<td style="text-align: right">0.029%</td>
</tr>
<tr>
<td style="text-align: left"> </td>
<td>⋮</td>
<td style="text-align: right"> </td>
<td style="text-align: right"> </td>
</tr>
</tbody>
</table>
<p>For the risk-free rate, one could use the treasury bill rate. All these
numbers can in principle be retrieved from the historical
records (and in practice downloaded from <a href="https://mba.tuck.dartmouth.edu/pages/faculty/ken.french/data_library.html" target="_blank">Kenneth French’s
homepage</a>).</p>
<p>Let’s call the market return \(R_M\) and the risk-free return
\(R_F\). A sensible regression without an intercept term could then
read as</p>
\[R \approx R_F + \beta(R_M - R_F), \label{eq:1}\tag{1}\]
<p>where \(R\) is vector the observed returns of the portfolio or stock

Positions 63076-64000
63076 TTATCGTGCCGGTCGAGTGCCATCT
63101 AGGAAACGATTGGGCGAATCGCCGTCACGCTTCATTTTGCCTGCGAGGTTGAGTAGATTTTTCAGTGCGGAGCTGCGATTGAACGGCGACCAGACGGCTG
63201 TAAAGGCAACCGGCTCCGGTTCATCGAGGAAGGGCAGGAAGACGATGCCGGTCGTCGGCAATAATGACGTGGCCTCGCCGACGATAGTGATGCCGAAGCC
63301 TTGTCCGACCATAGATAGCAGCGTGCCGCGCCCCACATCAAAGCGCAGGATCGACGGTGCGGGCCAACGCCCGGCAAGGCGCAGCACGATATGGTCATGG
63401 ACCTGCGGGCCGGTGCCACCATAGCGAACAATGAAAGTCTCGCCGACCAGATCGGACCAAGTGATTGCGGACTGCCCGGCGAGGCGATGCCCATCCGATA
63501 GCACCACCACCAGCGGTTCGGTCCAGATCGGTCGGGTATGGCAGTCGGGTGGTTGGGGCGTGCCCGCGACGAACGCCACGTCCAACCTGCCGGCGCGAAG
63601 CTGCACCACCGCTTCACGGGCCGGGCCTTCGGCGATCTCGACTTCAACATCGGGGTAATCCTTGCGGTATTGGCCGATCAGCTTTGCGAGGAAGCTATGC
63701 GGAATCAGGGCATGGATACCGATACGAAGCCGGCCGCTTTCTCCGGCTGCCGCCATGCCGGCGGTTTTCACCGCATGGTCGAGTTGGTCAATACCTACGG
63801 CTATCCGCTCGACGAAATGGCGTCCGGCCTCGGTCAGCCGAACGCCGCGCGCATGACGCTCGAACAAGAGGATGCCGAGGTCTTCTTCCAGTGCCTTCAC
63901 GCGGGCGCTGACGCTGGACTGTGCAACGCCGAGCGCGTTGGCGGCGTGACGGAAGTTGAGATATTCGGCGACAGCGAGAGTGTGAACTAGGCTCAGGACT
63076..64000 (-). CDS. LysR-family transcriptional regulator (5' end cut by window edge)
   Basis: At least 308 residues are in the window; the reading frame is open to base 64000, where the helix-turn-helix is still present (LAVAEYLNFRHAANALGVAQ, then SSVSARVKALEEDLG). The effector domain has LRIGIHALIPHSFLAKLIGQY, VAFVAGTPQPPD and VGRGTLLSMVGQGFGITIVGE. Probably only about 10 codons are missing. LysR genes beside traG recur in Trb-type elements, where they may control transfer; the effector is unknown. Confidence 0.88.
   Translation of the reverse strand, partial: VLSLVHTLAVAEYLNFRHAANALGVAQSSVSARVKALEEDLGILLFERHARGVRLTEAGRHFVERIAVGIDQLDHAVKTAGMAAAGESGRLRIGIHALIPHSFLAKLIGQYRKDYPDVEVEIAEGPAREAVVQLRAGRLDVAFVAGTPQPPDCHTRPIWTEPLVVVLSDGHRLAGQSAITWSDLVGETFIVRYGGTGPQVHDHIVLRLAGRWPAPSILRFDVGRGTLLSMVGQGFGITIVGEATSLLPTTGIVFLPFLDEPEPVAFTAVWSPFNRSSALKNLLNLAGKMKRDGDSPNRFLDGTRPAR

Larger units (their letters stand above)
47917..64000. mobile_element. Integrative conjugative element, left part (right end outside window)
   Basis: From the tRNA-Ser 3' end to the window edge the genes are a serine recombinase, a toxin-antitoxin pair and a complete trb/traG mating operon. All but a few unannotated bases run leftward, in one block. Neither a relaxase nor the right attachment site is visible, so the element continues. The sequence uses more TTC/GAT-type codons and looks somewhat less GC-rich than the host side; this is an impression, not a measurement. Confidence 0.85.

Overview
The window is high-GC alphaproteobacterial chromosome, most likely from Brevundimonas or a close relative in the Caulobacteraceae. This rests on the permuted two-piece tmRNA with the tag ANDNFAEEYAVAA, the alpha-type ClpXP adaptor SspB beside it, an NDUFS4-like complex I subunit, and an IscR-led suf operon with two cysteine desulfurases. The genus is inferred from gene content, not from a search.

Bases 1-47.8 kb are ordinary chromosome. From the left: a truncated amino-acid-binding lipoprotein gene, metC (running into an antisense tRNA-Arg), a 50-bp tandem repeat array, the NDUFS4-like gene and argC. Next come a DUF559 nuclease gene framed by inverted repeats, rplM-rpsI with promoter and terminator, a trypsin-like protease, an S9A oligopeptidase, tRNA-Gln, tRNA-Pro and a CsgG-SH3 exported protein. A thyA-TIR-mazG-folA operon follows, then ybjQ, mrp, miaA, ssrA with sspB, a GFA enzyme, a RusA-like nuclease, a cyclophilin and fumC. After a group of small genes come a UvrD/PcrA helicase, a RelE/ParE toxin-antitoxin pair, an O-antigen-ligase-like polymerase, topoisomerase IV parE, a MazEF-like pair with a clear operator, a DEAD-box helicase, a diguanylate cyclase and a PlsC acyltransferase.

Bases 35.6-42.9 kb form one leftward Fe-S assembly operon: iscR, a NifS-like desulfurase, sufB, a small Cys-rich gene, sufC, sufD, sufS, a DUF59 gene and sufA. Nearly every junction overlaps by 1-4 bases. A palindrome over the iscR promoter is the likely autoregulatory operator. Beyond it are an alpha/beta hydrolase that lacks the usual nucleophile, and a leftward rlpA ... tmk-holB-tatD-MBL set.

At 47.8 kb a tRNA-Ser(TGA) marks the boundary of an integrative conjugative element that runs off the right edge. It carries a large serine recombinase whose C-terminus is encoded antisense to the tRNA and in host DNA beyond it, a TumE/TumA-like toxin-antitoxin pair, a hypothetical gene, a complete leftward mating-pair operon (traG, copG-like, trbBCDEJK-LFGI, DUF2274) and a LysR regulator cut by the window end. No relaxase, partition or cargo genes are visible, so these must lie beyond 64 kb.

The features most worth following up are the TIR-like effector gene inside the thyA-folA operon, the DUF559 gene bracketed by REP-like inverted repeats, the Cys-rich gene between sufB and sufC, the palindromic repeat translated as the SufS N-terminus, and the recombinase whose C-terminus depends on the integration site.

we want to assess, and \(\beta\) is computed via the least-squares
condition of linear regression, i.e., \(\beta = \argmin\{\abs{R - R_F -
\beta(R_M - R_F)}_2\st \beta\in\R\}\), as in the <a href="/blog/2020/02/19/linear-regression.html" target="_blank">last blog post</a>. Notice that the \(R_F\)s
make sense here: It’s deviations from this risk-free return that we
want to model, and we want \(\beta\) to scale the non risk-free
portion of the market portfolio.</p>
<p><strong>Example.</strong> For a classic 60/40
portfolio with 60% whole market and 40% risk-free return (historically
not realistic for private investors, but easy to compute) we have</p>
\[R - R_F= 0.6R_M + 0.4R_F - R_F = 0.6(R_M - R_F)\in\R^{n\times 1}\]
<p>and therefore, by the <a href="/blog/2020/02/19/linear-regression.html" target="_blank">normal equation</a>,</p>
\[\beta = \bigl((R_M - R_F)^\top (R_M - R_F)\bigr)^{-1}
(R_M - R_F)^\top (R - R_F) = 0.6.\]
<p>That seems sensible in this case.</p>
<h4 id="finding-alpha">Finding Alpha</h4>
<p>However, \eqref{eq:1} isn’t quite good enough: More precisely, it